Some thoughts on Homeland (The Legend of Drizzt Book 1) (a fantasy book about a Dark Elf named Drizzt who is morally different than most other Dark Elves due to being decent/compassionate/kind.)
Dark Elf society basically says that if you get away with destroying an enemy Dark Elf family or murdering someone without witnesses, “it never happened”. This bad idea involves major dishonesty. The Dark Elves know various bad things happen but then ignore that knowledge so that they can continue living according to falsehoods. This is a big part of why their society is so corrupt and evil.
At one point, Drizzt wants to believe that the tales about the elves who live on the surface — that they’re evil oppressors who’ve tormented the Dark Elves — are true. If those tales are false, then that will require him to have an even more negative view of his own society than he already has. He doesn’t want to have such a view. So his reasoning is somewhat biased by wanting a certain outcome. When he confronts evidence that directly contradicts the narrative he’s been told regarding the surface elves, Drizzt is too honest to make himself believe the narrative anymore, despite his desires, and his resulting actions become a major plot point.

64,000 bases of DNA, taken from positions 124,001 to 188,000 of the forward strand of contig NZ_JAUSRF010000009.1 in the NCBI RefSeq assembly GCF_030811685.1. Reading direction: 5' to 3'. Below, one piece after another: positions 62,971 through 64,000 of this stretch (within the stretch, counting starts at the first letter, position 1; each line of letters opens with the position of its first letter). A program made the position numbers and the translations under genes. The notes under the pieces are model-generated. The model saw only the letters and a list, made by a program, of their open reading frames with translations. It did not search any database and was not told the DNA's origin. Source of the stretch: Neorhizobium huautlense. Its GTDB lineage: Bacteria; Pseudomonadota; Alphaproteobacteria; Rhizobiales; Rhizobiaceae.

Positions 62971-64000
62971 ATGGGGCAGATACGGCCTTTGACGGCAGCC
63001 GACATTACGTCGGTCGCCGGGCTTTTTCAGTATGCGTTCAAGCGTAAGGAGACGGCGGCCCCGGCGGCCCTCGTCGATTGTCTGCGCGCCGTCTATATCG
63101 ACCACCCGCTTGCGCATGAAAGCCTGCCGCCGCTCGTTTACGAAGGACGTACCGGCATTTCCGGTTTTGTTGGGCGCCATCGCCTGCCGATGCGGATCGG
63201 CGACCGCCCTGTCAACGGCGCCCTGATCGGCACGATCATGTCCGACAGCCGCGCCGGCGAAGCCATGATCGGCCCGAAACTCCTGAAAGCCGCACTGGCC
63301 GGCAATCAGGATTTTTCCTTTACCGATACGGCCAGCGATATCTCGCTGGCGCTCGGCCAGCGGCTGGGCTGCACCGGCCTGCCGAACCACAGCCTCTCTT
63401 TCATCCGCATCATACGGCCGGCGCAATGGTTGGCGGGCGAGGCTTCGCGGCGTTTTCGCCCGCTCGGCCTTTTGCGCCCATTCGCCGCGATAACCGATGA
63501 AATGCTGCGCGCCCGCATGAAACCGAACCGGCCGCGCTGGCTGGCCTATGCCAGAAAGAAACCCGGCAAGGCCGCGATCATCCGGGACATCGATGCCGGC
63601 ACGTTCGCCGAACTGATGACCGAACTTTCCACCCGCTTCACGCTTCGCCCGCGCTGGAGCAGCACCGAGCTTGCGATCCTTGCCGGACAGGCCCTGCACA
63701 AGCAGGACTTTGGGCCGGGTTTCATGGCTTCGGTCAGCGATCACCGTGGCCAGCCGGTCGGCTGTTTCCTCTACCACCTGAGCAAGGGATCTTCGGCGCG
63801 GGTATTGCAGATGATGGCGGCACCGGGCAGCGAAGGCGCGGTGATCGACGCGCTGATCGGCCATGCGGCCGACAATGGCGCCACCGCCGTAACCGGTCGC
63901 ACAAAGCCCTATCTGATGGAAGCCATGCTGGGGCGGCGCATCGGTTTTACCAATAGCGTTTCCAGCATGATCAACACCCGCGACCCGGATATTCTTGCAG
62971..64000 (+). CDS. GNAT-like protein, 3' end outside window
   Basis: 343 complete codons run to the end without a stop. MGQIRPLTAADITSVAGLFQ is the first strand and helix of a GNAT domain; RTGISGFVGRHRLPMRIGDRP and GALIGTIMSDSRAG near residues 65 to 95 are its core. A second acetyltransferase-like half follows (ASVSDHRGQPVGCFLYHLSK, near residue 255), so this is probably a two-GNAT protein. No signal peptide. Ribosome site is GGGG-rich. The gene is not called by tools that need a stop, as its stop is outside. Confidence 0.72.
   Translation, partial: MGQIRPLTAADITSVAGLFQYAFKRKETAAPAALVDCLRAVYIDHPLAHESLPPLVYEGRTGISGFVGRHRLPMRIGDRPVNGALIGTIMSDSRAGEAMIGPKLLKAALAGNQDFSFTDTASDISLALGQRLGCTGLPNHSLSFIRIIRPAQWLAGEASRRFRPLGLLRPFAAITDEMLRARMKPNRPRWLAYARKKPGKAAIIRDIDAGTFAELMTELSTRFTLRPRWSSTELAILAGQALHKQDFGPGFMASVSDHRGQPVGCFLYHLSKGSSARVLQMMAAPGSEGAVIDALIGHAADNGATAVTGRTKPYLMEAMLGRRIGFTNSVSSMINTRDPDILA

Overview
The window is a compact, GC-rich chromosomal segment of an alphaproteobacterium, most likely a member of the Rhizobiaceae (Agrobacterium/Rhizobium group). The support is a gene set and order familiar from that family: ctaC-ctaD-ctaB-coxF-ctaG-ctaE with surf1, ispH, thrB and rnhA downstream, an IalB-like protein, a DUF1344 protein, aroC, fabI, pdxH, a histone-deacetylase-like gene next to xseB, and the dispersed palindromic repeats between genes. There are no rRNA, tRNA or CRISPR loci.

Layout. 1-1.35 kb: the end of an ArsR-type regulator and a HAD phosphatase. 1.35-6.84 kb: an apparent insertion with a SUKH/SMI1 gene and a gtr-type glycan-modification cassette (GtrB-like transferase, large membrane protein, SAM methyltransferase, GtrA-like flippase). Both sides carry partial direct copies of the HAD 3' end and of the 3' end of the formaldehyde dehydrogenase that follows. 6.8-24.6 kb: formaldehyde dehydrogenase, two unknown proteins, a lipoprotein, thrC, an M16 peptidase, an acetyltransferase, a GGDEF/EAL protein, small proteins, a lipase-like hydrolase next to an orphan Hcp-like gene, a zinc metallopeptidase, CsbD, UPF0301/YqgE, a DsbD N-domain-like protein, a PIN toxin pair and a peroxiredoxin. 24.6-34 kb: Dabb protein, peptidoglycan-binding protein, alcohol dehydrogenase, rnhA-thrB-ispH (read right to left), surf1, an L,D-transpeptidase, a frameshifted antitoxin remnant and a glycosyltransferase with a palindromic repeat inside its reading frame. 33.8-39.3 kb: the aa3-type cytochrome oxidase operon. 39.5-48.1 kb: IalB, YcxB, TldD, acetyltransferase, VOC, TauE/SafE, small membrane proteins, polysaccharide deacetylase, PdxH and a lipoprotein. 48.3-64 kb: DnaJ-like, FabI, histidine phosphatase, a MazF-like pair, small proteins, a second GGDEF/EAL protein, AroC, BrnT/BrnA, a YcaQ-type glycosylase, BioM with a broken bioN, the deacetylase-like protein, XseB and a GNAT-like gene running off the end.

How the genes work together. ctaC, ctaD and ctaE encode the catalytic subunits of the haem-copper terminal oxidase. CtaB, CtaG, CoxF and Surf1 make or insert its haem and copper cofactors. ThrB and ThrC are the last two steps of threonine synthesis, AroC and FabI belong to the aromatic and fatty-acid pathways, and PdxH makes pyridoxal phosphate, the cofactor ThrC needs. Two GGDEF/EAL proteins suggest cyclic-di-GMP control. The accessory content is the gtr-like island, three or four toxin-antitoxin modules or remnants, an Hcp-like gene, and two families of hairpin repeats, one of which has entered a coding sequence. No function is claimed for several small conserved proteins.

Zaknafein is a weapons master who trains Drizzt, likes Drizzt, and has a close bond with him at one point. He thinks that maybe he should have killed Drizzt when he was younger to spare him the horror of being corrupted by the world. He’s a bit like Dominique vis-a-vis Roark in The Fountainhead. Zaknafein sees the goodness in Drizzt and so he wants to oppose and thwart him to spare him pain. But Zaknafein underestimates Drizzt’s resilience.
I liked the book and will probably try some more in the series.